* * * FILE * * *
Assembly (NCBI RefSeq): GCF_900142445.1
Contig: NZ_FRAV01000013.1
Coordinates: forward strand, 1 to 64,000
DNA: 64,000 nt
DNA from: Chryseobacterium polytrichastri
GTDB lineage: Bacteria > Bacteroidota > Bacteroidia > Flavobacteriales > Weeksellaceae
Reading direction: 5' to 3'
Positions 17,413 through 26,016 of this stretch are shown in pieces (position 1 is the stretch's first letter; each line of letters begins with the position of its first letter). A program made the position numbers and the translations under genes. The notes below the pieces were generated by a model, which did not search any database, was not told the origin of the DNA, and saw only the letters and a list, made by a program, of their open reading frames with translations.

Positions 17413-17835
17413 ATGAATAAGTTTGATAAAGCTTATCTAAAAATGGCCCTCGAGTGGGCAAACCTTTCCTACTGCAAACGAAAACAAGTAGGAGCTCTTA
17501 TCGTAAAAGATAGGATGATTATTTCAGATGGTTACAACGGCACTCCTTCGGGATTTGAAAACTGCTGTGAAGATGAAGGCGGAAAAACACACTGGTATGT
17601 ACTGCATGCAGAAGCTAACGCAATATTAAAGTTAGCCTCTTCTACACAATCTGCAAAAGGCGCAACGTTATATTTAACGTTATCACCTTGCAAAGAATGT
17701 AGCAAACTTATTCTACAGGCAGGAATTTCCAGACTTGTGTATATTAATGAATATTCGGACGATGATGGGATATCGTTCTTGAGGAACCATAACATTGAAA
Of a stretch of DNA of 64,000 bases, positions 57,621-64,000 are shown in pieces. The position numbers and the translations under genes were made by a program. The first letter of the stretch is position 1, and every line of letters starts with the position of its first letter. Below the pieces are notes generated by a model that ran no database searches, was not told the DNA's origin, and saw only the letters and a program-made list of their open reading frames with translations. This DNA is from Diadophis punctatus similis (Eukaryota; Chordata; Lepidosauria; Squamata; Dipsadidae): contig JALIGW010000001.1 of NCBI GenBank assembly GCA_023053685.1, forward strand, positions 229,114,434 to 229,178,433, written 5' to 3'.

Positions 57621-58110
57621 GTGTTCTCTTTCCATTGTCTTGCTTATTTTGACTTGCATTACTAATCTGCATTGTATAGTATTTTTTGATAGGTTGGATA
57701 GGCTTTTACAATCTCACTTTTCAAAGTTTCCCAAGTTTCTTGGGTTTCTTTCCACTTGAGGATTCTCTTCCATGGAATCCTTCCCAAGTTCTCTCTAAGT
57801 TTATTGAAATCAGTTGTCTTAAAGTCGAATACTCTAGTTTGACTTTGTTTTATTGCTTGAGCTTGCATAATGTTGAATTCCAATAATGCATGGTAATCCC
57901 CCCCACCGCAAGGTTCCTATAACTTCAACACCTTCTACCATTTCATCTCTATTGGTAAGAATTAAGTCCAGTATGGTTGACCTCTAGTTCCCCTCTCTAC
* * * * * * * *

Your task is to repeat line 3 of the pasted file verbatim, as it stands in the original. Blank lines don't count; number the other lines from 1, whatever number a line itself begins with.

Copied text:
Coordinates: forward strand, 1 to 64,000